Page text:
The latest CDC survey data show 50.5 percent of pregnant women in the nation are getting the vaccine, but in Georgia, just 17 percent now are getting it, said Gober. “Thus, nationally it appears that other states have maintained their higher rates of immunization after the H1N1 scare — but not Georgia,’’ she said Tuesday.
The state also has a problem with access to care, especially in rural areas, the report said.
Longer distances to birthing hospitals can increase chances for pre-term birth. But only 46 of Georgia’s 159 counties have labor and delivery units, with about 75 hospitals delivering, the report said. Many hospitals, especially in rural areas, have shuttered these units in the past two decades due to financial losses.
And only half of Georgia counties have an ob/gyn.
Georgia has an above average rate of maternal mortality as well, Gober said. Maternal mortality is defined as the death of a woman while she is pregnant or within one year after the end of her pregnancy, from any cause related to or aggravated by the pregnancy or its management.
The initiation of breastfeeding of newborns has improved in Georgia, the report pointed out, with 73 percent of new moms starting out with the practice.
Breastfeeding is one of the most effective preventive health measures for infants and mothers. For the baby, breastfeeding reduces the incidence and severity of many infectious diseases, lowers infant mortality and supports healthy development of the brain and nervous system. It also lowers infants’ risk of becoming obese later in childhood.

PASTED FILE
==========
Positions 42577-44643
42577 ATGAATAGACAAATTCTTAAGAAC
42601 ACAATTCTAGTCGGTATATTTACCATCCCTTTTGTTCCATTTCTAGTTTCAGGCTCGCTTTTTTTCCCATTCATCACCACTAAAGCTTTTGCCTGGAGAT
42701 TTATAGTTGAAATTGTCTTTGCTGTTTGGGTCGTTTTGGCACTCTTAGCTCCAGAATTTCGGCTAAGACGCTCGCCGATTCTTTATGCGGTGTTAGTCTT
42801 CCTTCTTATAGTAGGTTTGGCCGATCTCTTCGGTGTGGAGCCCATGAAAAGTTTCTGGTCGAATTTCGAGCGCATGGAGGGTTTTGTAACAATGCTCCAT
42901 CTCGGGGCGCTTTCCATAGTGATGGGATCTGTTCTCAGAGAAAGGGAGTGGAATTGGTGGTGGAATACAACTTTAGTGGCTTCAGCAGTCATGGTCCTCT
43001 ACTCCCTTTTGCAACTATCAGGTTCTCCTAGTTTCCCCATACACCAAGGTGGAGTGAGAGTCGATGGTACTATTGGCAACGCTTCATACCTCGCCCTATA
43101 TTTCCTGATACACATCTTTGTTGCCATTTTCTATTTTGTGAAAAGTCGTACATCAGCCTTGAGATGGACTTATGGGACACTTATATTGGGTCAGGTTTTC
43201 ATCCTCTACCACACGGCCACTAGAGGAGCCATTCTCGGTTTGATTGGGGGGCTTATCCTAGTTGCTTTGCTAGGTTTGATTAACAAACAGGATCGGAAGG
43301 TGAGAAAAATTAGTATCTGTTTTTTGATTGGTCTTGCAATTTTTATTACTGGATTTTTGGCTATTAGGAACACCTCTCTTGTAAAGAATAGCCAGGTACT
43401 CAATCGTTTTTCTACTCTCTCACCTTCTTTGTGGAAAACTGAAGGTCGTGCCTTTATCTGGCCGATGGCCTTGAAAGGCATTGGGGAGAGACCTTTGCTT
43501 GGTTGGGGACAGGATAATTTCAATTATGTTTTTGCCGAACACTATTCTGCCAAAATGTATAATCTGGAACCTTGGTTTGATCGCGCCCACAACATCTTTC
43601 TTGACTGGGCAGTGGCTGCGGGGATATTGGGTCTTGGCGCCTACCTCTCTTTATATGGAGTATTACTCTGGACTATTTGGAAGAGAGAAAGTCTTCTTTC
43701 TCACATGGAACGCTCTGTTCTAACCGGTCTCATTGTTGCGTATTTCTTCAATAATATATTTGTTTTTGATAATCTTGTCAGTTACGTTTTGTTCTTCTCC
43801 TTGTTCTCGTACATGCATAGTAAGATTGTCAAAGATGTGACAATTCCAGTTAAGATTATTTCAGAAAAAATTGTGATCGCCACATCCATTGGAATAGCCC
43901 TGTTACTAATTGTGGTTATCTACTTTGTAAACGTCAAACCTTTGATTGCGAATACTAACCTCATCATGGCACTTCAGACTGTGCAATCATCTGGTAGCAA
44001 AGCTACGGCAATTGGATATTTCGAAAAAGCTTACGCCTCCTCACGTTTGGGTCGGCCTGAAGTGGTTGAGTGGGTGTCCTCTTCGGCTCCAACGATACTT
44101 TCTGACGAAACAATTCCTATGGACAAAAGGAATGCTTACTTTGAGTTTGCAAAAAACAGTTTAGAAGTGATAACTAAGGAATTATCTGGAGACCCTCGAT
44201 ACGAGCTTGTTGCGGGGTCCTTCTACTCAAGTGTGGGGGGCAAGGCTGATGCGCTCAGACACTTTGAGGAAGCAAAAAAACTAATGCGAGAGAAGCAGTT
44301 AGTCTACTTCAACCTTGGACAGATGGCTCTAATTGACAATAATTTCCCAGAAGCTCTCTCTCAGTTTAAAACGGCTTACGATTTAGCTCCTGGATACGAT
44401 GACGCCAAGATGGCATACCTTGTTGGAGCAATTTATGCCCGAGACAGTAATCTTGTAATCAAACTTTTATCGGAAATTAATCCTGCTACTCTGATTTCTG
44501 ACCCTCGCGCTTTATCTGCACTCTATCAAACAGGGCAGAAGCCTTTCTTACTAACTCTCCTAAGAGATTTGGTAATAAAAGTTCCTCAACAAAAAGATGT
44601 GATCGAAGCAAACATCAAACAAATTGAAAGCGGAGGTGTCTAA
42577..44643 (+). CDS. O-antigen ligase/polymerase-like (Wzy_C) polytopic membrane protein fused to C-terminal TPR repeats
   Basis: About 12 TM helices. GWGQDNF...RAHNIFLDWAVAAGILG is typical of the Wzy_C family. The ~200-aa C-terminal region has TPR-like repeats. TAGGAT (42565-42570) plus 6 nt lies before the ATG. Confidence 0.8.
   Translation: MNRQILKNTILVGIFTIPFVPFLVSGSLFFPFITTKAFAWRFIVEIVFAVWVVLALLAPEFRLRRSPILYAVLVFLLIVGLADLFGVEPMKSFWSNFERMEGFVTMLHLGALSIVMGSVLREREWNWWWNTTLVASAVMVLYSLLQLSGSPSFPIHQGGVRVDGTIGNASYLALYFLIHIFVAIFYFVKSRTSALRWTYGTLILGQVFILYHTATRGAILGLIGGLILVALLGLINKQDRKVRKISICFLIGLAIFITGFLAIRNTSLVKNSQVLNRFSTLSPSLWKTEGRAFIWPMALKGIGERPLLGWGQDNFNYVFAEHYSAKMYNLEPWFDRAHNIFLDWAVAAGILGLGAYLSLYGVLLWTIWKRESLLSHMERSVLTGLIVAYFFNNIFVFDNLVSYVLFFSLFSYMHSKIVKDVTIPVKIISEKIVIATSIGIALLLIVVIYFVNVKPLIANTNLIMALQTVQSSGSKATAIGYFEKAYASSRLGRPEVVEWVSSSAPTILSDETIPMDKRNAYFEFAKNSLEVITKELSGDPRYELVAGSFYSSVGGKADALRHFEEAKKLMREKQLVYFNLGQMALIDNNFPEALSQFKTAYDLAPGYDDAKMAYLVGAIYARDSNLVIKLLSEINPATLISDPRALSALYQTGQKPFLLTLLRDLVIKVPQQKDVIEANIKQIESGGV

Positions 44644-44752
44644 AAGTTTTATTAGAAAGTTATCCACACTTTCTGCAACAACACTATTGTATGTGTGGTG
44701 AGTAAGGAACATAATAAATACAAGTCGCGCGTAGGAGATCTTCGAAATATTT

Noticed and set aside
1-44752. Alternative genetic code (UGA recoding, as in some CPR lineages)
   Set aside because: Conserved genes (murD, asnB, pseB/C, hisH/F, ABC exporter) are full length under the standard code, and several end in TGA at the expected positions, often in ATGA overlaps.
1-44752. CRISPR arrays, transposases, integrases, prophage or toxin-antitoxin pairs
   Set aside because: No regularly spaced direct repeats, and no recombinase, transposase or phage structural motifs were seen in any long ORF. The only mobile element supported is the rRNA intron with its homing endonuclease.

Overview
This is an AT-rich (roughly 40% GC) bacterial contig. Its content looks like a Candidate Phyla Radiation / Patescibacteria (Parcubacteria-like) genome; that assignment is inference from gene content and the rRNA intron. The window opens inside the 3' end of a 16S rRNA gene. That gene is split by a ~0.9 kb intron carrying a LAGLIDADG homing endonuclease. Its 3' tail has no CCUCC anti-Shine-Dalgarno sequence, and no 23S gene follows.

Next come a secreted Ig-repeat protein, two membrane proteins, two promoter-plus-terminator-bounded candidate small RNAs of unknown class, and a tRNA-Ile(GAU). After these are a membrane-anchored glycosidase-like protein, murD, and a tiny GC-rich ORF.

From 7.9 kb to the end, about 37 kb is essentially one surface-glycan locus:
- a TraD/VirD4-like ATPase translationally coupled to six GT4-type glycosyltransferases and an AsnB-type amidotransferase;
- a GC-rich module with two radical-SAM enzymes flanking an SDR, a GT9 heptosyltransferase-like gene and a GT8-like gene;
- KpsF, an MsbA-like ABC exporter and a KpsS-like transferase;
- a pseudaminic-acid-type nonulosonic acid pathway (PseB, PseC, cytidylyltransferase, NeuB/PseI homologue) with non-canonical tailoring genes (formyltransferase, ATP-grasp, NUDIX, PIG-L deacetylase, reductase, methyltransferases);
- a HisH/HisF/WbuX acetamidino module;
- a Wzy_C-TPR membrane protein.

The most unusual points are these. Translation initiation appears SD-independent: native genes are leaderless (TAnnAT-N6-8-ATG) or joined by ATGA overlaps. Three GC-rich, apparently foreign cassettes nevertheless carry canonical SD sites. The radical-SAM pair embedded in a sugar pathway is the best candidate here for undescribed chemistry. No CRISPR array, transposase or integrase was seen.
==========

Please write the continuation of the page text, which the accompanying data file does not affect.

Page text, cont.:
For mothers, breastfeeding reduces the risks of breast cancer, ovarian cancer, diabetes, rheumatoid arthritis and cardiovascular disease.
But the Georgia breastfeeding rate drops off significantly three months after birth.
Healthy Mothers, Healthy Babies, though, pointed out that the Legislature passed a bill that will improve access to clinical lactation care for Georgia’s mothers and babies.
Among the report’s recommendations are better tracking of prenatal statistics; raising reimbursement rates for doctors and dentists who serve Medicaid patients; starting a push to increase flu shots among pregnant women; increasing the tobacco tax; and creating an initiative to address Georgia’s high unintended pregnancy rate, now at 60 percent.
Nancy Nydam, a spokeswoman for the Georgia Department of Public Health, said the report “presents a clear picture and understanding of the health of women and infants in our state and provides strategies to breastfeed address challenges and promote successful programs through Public Health, the health care community, policymakers and the community at large.
“Continued progress will require public-private collaborations to implement the strategies and monitor data outcomes. After all, the health of our communities begins with healthy women and infants.”
Here’s a link to download the report
Edith Witherow Burns, age 91, of Calhoun passed away at 7 a.m. on Oct. 15, 2016 at Gordon Healthcare.